A contractor who did extensive work inside the Lanza home in 2011 said he frequently saw Adam Lanza going in and out of his upstairs bedroom.
Bergquist said Adam Lanza slept in the basement gameroom during the renovations in 2011. He said his mother spent her days at the house during the construction and slept at night at an inn in Newtown "because she didn't want to sleep around a big mess. She would go [home] during the day and be with Adam."
But there were stretches when he was alone in the house for days at a time.
During the week leading up to the shooting rampage, Nancy Lanza spent at least one night away in an upscale New Hampshire hotel, while Adam stayed home alone.
It was Wednesday night, Dec. 12, 2012, 36 hours before Adam's rampage. She sent a Facebook message from the fancy dining room to Bergquist. In it, Lanza describes how she is dining next to a finely dressed couple — with tattoos poking out of their evening wear.
"A shimmery evening dress looks less formal with daggers and skulls peeking out," Lanza wrote to Bergquist. "Be forewarned," she added as a joke, "tattoo girl has talked me into a dragon tattoo."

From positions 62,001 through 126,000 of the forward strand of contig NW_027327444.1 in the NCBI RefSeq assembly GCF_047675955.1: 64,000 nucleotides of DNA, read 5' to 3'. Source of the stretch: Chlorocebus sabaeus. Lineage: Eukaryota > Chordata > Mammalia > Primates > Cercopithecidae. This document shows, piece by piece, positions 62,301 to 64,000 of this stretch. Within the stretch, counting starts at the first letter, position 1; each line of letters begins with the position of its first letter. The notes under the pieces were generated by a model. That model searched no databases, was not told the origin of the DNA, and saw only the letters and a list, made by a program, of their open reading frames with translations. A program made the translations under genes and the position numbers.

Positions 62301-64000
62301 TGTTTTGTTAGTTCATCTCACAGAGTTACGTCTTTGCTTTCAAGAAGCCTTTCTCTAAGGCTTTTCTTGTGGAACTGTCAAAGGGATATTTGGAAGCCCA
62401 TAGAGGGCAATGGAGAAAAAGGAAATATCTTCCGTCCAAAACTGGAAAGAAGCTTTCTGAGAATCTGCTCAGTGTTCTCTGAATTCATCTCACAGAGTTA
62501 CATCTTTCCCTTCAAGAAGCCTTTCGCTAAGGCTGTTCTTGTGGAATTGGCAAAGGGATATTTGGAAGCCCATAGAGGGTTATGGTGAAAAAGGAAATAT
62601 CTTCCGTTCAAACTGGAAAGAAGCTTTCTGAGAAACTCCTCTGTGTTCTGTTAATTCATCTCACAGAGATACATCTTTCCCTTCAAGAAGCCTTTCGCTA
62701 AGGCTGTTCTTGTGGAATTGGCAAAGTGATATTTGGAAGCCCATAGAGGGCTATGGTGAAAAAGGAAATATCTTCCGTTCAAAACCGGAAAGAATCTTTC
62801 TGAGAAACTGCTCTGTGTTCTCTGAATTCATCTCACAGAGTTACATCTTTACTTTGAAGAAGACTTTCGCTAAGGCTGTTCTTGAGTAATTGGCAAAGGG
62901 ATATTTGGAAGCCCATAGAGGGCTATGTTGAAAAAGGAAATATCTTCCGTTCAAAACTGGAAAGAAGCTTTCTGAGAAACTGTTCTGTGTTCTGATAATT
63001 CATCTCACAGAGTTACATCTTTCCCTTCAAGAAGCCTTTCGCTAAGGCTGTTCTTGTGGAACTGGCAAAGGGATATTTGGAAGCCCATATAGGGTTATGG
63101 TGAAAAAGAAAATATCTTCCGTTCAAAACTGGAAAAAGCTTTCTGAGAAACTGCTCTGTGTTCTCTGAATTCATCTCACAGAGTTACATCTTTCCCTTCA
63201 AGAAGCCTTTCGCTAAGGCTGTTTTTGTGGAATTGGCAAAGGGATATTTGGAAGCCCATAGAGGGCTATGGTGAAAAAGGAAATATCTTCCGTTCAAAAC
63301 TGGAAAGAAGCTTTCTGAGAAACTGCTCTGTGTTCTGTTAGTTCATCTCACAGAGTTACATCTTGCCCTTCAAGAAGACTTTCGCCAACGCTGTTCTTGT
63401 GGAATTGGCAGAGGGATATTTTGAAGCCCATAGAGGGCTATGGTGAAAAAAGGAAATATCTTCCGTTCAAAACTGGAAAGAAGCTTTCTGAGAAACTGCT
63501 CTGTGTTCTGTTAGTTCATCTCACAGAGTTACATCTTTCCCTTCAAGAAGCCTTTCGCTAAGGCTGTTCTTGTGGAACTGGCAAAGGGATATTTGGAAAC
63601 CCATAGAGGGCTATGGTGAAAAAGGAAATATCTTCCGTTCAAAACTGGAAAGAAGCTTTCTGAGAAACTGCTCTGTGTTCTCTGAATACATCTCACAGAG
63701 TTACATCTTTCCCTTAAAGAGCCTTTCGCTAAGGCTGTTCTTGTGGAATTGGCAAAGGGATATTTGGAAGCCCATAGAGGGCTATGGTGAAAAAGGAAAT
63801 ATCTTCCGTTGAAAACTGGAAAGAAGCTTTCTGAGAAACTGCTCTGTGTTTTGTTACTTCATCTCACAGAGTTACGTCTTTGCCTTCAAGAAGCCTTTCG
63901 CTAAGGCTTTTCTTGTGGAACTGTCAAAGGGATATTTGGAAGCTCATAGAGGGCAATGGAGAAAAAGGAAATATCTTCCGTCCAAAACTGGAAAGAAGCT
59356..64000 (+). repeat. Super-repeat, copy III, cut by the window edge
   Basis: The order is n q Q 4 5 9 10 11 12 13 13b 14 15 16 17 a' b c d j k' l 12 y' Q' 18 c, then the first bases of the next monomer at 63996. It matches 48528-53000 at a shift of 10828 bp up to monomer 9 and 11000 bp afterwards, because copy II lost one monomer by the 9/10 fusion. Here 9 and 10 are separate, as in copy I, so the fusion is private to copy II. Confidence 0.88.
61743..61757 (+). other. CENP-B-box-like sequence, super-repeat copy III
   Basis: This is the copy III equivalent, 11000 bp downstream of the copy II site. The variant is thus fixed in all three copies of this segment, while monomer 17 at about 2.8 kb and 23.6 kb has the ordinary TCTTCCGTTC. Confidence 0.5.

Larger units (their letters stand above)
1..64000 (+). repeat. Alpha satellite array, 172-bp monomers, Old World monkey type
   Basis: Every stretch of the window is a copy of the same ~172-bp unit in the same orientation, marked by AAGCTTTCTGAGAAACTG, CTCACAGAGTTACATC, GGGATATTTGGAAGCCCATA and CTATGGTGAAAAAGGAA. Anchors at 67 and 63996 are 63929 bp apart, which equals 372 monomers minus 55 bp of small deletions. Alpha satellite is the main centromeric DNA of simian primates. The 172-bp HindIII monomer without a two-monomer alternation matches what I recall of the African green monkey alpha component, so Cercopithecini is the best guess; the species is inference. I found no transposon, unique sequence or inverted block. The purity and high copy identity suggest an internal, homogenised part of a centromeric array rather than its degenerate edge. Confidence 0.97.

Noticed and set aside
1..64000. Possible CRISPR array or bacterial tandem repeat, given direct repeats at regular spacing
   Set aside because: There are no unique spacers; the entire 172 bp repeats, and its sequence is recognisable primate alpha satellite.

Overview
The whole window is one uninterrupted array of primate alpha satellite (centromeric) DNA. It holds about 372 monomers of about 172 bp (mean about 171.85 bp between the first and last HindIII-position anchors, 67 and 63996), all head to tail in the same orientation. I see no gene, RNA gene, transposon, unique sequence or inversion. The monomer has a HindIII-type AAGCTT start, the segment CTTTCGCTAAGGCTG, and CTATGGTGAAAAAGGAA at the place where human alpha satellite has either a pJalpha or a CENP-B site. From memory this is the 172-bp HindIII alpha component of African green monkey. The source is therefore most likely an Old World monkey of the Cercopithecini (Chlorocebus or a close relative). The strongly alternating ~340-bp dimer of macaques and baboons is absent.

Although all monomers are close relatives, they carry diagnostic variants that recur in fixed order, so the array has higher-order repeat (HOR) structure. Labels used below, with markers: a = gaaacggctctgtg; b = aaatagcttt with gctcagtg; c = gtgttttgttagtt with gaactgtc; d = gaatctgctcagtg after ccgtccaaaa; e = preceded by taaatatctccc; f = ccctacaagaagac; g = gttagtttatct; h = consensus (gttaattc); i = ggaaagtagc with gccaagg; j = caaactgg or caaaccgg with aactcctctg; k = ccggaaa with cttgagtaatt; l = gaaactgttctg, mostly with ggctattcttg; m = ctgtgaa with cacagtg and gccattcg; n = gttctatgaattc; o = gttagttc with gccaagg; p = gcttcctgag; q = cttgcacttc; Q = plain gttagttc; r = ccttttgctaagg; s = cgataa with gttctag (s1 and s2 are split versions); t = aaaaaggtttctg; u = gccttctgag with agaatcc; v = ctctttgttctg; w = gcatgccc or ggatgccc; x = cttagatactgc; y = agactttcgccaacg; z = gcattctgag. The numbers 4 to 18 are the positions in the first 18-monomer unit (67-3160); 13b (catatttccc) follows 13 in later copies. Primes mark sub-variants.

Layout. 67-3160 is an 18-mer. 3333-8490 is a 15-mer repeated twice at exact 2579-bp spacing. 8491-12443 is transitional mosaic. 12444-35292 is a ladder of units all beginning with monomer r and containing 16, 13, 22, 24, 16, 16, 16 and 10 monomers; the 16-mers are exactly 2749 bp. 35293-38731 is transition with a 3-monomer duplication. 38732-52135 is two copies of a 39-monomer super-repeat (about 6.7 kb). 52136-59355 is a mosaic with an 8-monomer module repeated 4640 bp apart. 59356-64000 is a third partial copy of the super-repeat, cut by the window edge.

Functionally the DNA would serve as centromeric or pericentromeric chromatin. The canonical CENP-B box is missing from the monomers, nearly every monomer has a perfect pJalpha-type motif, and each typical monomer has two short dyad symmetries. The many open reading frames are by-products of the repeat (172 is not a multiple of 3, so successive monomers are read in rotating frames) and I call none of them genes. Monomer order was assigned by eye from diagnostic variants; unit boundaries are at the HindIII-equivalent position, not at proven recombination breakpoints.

A Plan Of His Own
Earlier in 2012, Nancy Lanza had once again begun to talk with friends and family members about a big change: moving to Washington state or North Carolina so Adam could once again attend college and pursue a degree in history.
To friends and family, Nancy was again looking for the right educational fit for her now adult son — even if it meant leaving New England, where she had lived her entire life.
One family member believes Nancy would not have planned such a move without Adam behind it.
When the family member asked Nancy why, she responded, "You never turn your back on your children," the family member recounted.
She told Tambascio that she planned to continue living with Adam "for a very long time."
And Tambascio said Nancy even sold her beloved Red Sox season tickets as she prepared for the move.
"She seemed excited about it," said Bergquist. "She wanted to get Adam into school and try to have him have some sort of normal life and she seemed excited about the change."
But Adam's father didn't know about the move.
"He was not aware of any discussions about that," said the person close to Peter Lanza.
Tambascio said she had been entertaining a move for some time and appeared to have settled on Washington state.
"For a couple of years she's been looking. And she always told me the last couple of years, 'Mark, I'm gonna be moving. I'm gonna be moving for Adam, I'm gonna be moving.'"
But she never got the chance.
Adam Lanza had plans of his own.
Courant staff writers Dave Altimari and Edmund H. Mahony contributed to this story. Reporting from Frank Koughan, FRONTLINE included.Copyright © 2015, Los Angeles Times